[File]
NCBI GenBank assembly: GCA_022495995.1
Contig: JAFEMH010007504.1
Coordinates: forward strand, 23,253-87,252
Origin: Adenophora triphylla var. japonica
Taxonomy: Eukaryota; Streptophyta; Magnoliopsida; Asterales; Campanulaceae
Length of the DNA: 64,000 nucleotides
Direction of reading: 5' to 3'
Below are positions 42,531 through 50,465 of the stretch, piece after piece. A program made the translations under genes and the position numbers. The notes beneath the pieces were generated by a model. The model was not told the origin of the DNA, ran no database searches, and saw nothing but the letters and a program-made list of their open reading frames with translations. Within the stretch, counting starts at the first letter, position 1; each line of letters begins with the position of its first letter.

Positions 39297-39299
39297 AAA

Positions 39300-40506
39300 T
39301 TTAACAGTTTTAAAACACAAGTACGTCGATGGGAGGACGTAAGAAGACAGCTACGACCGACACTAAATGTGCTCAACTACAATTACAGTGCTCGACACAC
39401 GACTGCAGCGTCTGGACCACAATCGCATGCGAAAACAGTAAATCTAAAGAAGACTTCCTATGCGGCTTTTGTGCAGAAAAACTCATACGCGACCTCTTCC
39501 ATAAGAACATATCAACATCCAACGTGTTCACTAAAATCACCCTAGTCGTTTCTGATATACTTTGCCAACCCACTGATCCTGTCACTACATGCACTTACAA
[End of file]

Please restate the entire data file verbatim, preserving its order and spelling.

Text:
NCBI GenBank assembly: GCA_022495995.1
Contig: JAFEMH010007504.1
Coordinates: forward strand, 23,253-87,252
Origin: Adenophora triphylla var. japonica
Taxonomy: Eukaryota; Streptophyta; Magnoliopsida; Asterales; Campanulaceae
Length of the DNA: 64,000 nucleotides
Direction of reading: 5' to 3'
Below are positions 42,531 through 50,465 of the stretch, piece after piece. A program made the translations under genes and the position numbers. The notes beneath the pieces were generated by a model. The model was not told the origin of the DNA, ran no database searches, and saw nothing but the letters and a program-made list of their open reading frames with translations. Within the stretch, counting starts at the first letter, position 1; each line of letters begins with the position of its first letter.

Positions 39297-39299
39297 AAA

Positions 39300-40506
39300 T
39301 TTAACAGTTTTAAAACACAAGTACGTCGATGGGAGGACGTAAGAAGACAGCTACGACCGACACTAAATGTGCTCAACTACAATTACAGTGCTCGACACAC
39401 GACTGCAGCGTCTGGACCACAATCGCATGCGAAAACAGTAAATCTAAAGAAGACTTCCTATGCGGCTTTTGTGCAGAAAAACTCATACGCGACCTCTTCC
39501 ATAAGAACATATCAACATCCAACGTGTTCACTAAAATCACCCTAGTCGTTTCTGATATACTTTGCCAACCCACTGATCCTGTCACTACATGCACTTACAA